- “Markets can correct excess far better than any government. Market discipline is the best form of discipline there is.” 
Despite complaints about the aggressiveness of the Brickell's Washington anti-regulation campaign, Alan Greenspan and others in the Clinton Administration were open to his arguments. By the end of 1994, all four bills to regulate derivatives had been dropped.  In a 1998 statement submitted on behalf of JP Morgan to the House of Representatives Committee on Banking and Financial Services, Brickell argued against a renewed effort by the Commodities Futures Trading Commission to regulate derivatives.  Brooksley Born, the chair of the Commission from 1996 to 1999, became concerned over the deregulated status of derivatives after their roles in other financial disasters, such as the bankruptcy of Orange County. However, her agency was not even able to exercise its responsibility to prevent fraud, due to the complete lack of transparency in derivatives trading. 
JP Morgan’s position, as advocated by Brickell, was that Brooksley Born’s suggestions that derivatives might be regulated:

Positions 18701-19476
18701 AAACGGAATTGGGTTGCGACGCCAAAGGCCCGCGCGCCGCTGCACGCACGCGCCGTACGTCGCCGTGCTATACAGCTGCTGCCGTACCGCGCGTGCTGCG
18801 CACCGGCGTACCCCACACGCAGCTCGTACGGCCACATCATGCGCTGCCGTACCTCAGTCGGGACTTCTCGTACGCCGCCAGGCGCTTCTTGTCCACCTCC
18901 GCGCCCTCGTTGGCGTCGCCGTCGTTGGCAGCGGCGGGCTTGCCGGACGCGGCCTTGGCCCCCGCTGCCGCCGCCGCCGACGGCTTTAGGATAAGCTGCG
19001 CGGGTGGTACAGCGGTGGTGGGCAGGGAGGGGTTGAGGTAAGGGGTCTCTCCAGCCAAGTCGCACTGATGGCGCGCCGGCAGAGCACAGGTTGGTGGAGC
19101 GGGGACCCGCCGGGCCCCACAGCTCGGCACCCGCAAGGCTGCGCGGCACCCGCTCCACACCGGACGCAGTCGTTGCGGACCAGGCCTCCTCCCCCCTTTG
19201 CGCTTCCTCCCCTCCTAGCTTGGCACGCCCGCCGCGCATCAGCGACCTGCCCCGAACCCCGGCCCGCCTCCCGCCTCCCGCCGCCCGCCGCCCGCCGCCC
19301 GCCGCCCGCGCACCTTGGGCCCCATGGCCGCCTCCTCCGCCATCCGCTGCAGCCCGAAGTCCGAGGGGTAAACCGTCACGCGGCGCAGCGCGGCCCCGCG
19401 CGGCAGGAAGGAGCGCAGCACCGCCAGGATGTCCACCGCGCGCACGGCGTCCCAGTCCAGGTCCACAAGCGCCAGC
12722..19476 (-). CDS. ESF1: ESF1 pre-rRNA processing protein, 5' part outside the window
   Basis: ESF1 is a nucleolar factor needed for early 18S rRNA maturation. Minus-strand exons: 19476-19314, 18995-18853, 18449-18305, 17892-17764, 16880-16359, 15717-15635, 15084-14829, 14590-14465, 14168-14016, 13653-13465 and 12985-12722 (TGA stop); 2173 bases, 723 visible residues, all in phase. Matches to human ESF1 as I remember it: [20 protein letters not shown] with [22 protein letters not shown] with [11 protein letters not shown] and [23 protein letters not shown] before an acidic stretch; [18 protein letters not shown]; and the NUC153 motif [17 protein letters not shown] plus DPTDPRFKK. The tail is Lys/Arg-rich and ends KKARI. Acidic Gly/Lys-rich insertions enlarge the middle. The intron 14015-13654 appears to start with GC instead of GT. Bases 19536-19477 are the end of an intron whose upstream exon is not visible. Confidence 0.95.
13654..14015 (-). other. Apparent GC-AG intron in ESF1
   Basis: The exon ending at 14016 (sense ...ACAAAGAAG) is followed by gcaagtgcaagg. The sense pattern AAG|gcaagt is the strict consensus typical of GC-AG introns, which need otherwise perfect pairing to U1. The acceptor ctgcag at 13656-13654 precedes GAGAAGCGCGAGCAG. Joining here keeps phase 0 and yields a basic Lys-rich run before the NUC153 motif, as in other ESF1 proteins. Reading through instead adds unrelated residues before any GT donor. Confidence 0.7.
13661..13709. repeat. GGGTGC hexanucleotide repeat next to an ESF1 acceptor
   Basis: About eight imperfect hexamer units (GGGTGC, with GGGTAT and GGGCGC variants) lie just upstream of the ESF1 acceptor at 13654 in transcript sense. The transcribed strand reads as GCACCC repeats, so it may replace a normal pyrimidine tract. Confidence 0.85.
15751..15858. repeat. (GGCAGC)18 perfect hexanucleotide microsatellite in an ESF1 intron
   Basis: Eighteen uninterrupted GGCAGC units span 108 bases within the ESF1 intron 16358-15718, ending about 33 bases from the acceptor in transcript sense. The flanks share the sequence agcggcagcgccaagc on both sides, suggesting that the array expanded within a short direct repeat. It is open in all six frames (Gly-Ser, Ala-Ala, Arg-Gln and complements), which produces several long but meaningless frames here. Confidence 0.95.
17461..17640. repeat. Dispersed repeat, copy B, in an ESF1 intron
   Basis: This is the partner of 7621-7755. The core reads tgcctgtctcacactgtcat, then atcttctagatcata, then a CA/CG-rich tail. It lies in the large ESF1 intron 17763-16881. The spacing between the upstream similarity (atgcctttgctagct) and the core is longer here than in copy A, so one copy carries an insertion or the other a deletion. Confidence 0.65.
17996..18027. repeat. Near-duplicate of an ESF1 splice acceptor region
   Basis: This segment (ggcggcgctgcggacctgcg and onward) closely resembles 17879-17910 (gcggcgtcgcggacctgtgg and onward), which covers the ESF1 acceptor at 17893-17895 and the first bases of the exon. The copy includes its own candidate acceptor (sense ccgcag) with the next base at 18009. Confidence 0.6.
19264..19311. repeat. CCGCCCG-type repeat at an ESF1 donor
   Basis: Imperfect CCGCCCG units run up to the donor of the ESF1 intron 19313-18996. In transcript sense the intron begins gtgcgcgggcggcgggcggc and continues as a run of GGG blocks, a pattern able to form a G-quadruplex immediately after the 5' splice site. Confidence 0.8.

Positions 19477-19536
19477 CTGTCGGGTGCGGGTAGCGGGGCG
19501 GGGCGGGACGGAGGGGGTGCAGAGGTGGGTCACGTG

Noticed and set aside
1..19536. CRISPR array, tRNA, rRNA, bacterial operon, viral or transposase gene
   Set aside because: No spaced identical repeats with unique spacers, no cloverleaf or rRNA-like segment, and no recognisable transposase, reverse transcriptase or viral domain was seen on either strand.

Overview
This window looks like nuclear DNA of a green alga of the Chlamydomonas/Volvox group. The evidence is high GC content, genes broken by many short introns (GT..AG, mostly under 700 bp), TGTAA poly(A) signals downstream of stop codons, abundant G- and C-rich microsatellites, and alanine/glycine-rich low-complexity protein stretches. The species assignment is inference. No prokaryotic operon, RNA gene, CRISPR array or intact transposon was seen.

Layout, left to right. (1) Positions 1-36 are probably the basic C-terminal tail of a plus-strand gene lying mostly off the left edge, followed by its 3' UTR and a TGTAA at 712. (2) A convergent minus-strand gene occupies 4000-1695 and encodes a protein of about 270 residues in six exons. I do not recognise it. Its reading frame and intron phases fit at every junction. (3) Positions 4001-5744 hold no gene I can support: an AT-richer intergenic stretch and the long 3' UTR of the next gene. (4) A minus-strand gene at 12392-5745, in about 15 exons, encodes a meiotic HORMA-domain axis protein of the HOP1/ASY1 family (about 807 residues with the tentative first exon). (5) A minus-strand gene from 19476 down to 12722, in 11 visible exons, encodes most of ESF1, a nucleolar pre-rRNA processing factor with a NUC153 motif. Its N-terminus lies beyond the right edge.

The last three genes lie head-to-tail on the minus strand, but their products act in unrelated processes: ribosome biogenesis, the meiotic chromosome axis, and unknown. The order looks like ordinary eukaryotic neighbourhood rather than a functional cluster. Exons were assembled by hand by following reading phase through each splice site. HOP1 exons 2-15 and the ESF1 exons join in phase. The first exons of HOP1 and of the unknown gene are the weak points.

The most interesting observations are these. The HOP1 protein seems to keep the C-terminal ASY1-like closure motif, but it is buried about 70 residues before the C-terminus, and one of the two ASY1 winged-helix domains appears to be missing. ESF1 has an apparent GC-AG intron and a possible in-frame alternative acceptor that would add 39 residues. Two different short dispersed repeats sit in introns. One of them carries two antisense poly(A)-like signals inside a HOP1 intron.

- “undermined the carefully crafted legal certainty that these instruments currently enjoy” and represented “a troubling shift in CFTC policy that is contrary to the express intent of Congress...”
Brickell argued that the existing system, largely relying on market players to police themselves, worked best:
- “Market discipline refers to a system in which market participants control their risks because it is in their own best interest to do so. It exists when participants know they will be forced to bear the costs of their mistakes because no one will assume these costs for them. It works because those who ignore it fail, while those who take it seriously are able to thrive. And it has the paradoxical effect of increasing the likelihood that individual firms will fail, while reducing the prospect of widespread difficulties in the financial system. Market discipline works largely through attempts by swap dealers to improve both their reputation and credit quality. These competitive advantages differentiate those who succeed from those who fail.”